Dana Point is a California tragedy. A once-quaint town built upon a quainter headland with a good wave resting upon a seafloor wealthy with abalone and lobster.
You might wonder why I use past tense when referring to the place. I do so because the spot I first encountered in the early ’60s no longer exists.
Gone are the life-giving reefs, the hidden pocket beaches, the rugged cliffs with their secret caves, the clean water, the great waves and the men like Whitey Harrison and Ron Drummond who rode them.
Gone are the crisp reef breaks between Dana Cove and Doheny, spots rarely surfed, with names like “Mee Pees” and “Fisherman’s,” a dot of a reef far offshore that Hawaiian surfing legend Jock Sutherland once compared to Oahu’s Ala Moana.
While this is a tragedy in itself, much more than waves and sea life were lost in 1969 when the rock harbor entombed the place.
While we mostly surfed Doheny, that fun little wave directly to the south of Dana Point, perfect for hotdogging or learning, big south swells would turn our attention to Killer Dana, the outside reef break that roared to life a few days each year, mostly during late summer.
As kids we feared and respected the Point for its size. When we got older, however, we realized that Dana Point was not much of a killer, but a gentle, forgiving wave that could make you feel like a hero whenever you made the drop, trying to steer clear of the older gentlemen on their balsa planks and the amazing ironman, Ron Drummond, on his canoe. (Drummond, who would sometimes stand up on his canoe, is the first Stand Up Paddler I ever saw.)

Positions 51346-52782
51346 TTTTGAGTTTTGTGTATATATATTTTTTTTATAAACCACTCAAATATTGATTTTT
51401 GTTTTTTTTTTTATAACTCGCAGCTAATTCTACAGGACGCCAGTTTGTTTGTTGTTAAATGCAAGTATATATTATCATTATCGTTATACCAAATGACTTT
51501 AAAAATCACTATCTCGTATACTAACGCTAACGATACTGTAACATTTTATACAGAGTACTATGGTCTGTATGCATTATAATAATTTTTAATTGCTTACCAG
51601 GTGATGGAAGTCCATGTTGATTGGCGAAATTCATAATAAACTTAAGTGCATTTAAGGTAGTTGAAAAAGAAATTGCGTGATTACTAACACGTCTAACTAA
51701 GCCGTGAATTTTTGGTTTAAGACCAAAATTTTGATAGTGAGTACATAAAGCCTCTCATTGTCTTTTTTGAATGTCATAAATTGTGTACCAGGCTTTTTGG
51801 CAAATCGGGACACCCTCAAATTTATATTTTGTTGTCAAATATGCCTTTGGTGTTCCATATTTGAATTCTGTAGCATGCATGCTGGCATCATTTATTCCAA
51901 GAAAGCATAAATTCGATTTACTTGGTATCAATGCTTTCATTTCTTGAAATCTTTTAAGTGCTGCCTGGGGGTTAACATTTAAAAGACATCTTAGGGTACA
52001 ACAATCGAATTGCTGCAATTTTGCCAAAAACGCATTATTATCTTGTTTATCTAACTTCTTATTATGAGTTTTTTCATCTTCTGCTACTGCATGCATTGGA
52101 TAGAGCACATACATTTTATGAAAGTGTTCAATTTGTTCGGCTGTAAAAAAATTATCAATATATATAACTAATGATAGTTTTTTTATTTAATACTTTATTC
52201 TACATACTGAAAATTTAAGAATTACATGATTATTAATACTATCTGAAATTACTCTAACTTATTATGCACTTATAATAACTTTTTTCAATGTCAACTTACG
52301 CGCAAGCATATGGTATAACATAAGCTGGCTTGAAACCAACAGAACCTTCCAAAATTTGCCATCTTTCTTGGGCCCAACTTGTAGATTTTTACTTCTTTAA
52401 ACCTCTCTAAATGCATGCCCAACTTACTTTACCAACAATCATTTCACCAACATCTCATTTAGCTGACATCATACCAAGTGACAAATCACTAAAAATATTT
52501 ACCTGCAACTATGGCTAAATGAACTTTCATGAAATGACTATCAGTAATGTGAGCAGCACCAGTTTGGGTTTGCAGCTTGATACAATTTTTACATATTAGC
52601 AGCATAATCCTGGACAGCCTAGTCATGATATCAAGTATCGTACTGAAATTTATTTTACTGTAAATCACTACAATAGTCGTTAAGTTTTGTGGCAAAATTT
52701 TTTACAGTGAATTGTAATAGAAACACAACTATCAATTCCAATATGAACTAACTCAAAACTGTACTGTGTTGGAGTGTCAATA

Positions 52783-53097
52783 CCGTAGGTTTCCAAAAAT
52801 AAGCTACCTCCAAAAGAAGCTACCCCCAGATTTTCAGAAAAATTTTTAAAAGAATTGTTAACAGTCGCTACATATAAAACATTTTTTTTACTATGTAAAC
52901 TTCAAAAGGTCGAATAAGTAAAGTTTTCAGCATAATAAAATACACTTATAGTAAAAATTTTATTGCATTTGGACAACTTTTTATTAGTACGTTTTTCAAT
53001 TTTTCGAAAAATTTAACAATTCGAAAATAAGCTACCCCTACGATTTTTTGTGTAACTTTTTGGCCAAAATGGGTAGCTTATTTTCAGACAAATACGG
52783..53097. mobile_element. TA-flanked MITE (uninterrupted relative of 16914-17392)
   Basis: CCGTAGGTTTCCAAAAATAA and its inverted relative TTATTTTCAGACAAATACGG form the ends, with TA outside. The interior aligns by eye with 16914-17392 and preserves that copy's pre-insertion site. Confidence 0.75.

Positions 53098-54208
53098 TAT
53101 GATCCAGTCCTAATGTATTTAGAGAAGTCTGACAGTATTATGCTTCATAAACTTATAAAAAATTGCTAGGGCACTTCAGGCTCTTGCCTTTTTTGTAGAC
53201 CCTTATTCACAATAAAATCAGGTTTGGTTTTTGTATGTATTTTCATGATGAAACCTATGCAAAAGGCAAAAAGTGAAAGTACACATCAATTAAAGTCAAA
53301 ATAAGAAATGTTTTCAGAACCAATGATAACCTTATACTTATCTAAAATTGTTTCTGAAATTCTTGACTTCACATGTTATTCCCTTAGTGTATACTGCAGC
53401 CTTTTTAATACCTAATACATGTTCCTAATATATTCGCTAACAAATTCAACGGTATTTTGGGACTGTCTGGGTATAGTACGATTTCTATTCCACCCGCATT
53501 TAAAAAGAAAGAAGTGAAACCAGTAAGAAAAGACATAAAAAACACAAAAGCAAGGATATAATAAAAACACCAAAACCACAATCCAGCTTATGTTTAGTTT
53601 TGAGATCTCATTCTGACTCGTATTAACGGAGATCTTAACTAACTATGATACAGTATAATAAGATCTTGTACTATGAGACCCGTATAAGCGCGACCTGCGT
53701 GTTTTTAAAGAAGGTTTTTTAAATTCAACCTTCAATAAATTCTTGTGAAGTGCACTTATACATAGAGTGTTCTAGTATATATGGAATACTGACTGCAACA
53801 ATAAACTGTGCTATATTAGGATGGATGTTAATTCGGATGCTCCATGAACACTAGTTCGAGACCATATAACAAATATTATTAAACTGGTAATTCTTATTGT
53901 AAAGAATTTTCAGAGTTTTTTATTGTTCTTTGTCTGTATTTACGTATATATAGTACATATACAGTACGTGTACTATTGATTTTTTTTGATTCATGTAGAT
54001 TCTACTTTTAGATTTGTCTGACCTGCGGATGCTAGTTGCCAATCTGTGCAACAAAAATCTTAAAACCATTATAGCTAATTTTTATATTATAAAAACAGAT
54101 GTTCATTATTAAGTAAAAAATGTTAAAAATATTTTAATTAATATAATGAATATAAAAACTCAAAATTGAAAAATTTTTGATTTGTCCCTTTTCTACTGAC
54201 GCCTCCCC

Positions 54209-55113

Like a legendary old surfer who once ruled the waves at your home break, we respected Killer Dana and would sometimes speak of how the big boulders being dumped to form her sarcophagus would be busted up like pebbles during the first big Chubasco swell.
That was our “Elvis is still alive” moment, a desperate wish without facts to back it up. And, of course, that wish never came true.
When the harbor was complete, many of the surfers I had grown up with moved on — some to Hawaii, some to the mountains, many more to the Encinitas area, where I too migrated in the summer of 1970.
In the ’60s there were plans for other pleasure boat harbors up and down the California coast.
One that reached the blueprint stage was slated to destroy our own Cardiff Reef, something that would probably have negatively affected not only the main breaks there, but the surrounding spots — Seaside to the south and Pipes to the north.
Killer Dana is dead, but its legend continues as does, hopefully, the lessons of a place in time that we loved and lost, without a fight.
I wonder what Richard Henry Dana — who in his classic book, “Two Years Before the Mast,” called Dana Point “the most romantic spot on the California coast” — would think of it all.
I like to think he would side with many of us who remain appalled by the diesel-spewing power boats and the taming of those once wild waters.
Then again, he might be like many others who visit there — glad that the waves no longer interfere with sailing and happy for a quick bite before heading out to sea again.